Celebrating the 20th anniversary tour of any band generally implies high levels of nostalgia, an excitement for seeing a band that reflects not one's perception of the music now as much as the memory of one's own youthful, more enthusiastic perception of the same. This doesn't hold for Greek black metal pioneer Rotting Christ, who's only gotten better and more diverse with age. Last year's Theogonia was a blistering exercise in roaring and rotating, the album's heaviest, most punishing passages generally aided by textural keyboards and countermelodies of unusual complexity. Atmospheric industrial spells and symphonic flourishes added dynamics and narrative, and the lyrics—still obsessed with mythologies contrary to the Judeo-Christian purview—remain erudite and inflammatory, if not too articulate. An essential metal start to 2009, especially if you're still feeling weird from wearing that Christmas sweater. With Mantic Ritual, Epicurean and Mysteriarch. 8 p.m. —Grayson Currin


The T.U.R.D.S.
  • The T.U.R.D.S.


FROM: The Triangle
SINCE: 2006
CLAIM TO FAME: Irrepressible costumed craziness

It's not hard to have stage presence when your lead singer's a ham. His identity disguised by a felt pig mask, frontswine Piggy Plop guides The Totally Unstoppable Rawkin Doom Squad through goofy, party-friendly rock tunes like a more primitive Electric 6. E6's trunk of funk is replaced with squalling psychobilly guitar, and its sense of humor's reflected in unhinged odes to slow-driving rubberneckers, making babies, David Hasselhoff and Tony Danza, proclaiming loudly, "Welcome to the Asylum." The high-spirited spectacle is ample reminder that the best shows are performances, not an opportunity to scrutinize one's shoes. At THE CAVE. $5/ 10 p.m.


Pagan Hellcats
  • Pagan Hellcats


FROM: Chapel Hill
SINCE: 2006
CLAIM TO FAME: The terrific folk rock ode "True." Well, it should be famous...

The Hellcats can't match The T.U.R.D.S. for hijinks or silly antics. There are no costumes—beyond a couple funny hats—and no unbridled irreverence to tame. Instead, this quartet relies on the basics—well-written songs, beguiling, hook-laden arrangements and fine vocals. Guitarists Dave Rutter and Diane Rodelli trade songs and lead vocals, harmonizing over Americana that ranges from folk-blues to ragged barroom rock. Rodelli keys the mellower rustic vibe, while Rutter's gruff baritone steers the Hellcats' grittier side. The band compensates for its relative lack of theatricality with songcraft more enduring than colorful dress-up. At MANSION 462. 8 p.m. —Chris Parker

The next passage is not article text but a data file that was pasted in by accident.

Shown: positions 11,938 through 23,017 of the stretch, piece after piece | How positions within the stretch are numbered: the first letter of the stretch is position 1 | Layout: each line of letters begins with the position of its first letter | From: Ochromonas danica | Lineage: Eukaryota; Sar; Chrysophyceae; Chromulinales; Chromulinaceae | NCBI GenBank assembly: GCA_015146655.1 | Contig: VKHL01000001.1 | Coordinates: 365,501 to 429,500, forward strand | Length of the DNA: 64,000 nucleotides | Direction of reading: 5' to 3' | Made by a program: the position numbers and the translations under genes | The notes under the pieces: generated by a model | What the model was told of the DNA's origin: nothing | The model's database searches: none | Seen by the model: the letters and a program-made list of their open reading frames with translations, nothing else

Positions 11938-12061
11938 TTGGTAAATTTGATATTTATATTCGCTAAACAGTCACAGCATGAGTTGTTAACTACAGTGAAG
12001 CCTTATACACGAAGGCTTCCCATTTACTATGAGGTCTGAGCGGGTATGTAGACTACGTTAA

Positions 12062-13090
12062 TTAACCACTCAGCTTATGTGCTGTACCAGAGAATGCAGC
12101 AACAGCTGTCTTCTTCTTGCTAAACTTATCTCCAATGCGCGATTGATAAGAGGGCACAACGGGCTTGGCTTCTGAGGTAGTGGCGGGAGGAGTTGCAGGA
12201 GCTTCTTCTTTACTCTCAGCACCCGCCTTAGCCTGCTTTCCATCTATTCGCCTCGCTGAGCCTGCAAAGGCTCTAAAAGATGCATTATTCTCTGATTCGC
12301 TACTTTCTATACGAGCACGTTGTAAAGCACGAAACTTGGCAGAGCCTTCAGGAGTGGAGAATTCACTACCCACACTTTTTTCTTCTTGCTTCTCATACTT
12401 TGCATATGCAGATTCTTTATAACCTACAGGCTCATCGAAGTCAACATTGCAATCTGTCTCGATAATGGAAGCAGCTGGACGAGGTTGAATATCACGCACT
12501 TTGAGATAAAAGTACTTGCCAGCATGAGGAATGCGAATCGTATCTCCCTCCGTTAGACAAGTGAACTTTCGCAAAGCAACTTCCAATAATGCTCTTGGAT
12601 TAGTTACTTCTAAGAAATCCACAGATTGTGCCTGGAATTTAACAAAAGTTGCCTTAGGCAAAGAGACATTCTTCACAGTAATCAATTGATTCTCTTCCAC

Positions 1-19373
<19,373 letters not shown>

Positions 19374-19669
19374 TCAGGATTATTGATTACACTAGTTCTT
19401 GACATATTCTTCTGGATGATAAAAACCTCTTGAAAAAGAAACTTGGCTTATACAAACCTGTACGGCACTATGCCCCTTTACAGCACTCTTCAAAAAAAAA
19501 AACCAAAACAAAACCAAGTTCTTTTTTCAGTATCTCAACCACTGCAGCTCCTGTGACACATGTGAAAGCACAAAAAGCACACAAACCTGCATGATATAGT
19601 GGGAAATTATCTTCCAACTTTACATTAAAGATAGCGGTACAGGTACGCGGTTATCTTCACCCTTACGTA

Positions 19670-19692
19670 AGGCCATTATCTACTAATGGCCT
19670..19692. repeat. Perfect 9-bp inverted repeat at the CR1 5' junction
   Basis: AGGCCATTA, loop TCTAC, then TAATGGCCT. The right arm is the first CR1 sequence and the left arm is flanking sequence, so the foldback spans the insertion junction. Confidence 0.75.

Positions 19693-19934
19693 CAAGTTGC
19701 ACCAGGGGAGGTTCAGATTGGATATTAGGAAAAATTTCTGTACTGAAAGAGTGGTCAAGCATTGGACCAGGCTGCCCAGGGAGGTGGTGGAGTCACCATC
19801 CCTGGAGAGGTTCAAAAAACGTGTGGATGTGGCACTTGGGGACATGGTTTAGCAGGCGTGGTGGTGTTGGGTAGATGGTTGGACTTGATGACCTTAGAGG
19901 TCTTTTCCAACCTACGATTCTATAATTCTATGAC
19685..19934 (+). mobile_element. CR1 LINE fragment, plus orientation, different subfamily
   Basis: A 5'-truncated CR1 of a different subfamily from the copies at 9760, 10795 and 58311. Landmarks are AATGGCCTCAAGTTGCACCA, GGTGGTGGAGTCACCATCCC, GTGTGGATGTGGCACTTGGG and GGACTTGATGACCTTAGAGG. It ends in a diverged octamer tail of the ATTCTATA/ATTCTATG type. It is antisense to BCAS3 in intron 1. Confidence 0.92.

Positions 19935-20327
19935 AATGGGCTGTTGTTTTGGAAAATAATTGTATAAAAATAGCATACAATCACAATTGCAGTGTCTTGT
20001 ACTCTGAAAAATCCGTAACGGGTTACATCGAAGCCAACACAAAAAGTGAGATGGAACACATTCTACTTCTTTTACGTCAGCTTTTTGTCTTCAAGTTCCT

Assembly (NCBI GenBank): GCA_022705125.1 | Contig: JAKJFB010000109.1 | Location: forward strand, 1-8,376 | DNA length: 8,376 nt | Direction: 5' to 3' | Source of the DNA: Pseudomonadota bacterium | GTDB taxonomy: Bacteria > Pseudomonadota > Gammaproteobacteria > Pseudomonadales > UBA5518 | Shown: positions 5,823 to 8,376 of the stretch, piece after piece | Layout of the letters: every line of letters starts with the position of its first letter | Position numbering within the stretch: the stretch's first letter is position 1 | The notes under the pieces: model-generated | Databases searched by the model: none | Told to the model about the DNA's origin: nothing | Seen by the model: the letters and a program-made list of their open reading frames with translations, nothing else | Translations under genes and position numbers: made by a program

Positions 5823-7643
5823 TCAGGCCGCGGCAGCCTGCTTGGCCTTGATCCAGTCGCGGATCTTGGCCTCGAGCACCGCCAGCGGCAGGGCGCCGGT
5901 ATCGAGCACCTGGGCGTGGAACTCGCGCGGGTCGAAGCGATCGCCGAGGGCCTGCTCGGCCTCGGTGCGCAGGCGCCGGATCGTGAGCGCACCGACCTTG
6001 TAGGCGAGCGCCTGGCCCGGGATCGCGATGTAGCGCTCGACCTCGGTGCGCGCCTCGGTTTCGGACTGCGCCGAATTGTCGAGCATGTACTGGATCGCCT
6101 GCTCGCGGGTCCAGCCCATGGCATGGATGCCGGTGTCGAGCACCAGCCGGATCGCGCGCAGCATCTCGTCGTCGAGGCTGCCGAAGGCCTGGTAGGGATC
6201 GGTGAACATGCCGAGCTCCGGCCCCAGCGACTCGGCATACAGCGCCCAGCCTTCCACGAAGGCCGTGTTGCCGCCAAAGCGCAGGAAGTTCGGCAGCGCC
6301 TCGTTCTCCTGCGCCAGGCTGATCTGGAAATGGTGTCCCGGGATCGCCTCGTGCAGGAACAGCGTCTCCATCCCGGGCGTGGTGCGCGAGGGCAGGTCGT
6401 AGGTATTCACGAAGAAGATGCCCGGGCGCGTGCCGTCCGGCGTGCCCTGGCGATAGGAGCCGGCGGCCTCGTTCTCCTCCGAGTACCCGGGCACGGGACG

After growing up in Fuquay-Varina, Levi Christopher finished high school in Ohio. Upon graduation, though, he returned to Raleigh, funneling the questions that came with such transition into a batch of songs alternately wistful and whimsical. He began recording the tracks himself, adding guitars, keyboards, bass and his voice, a pleasing warble possessed with a David Bowie circa Hunky Dory flair but dosed heavily with indie pop's casual aplomb.

But he needed drums, and, to play live, he needed a band. Happenstance took care of both: His sister, Bethany, married a drummer named Rodney Finch who, in turn, taught her how to play drums as he was helping Christopher record what would become Clothing & Shoes' eponymous debut. The couple double-drums the material live, accompanied by a keyboardist Christopher knew through high school marching band, a guitarist who worked at Guitar Center, and a second guitarist who was a friend of a friend. Somehow, says Christopher, the six personalities quickly gelled, and the band's first tour—which happened shortly after the band formed—was more validating than frustrating. Christopher's now recording the second album, which is largely a return to one-man-band form. He'll release it on his own label, Eskimo Records.

"Everyone agrees that the sound of Clothing & Shoes comes from the way I write," says Christopher, 20. "Usually, that's not the case. There are power struggles, and people do whatever they can to get the spotlight. But everyone agrees that this is the way Clothing & Shoes is." With Rocket Surgeon, Bright Young Things and Geoff Register of Sleepsound. $3/ 8 p.m. —Grayson Currin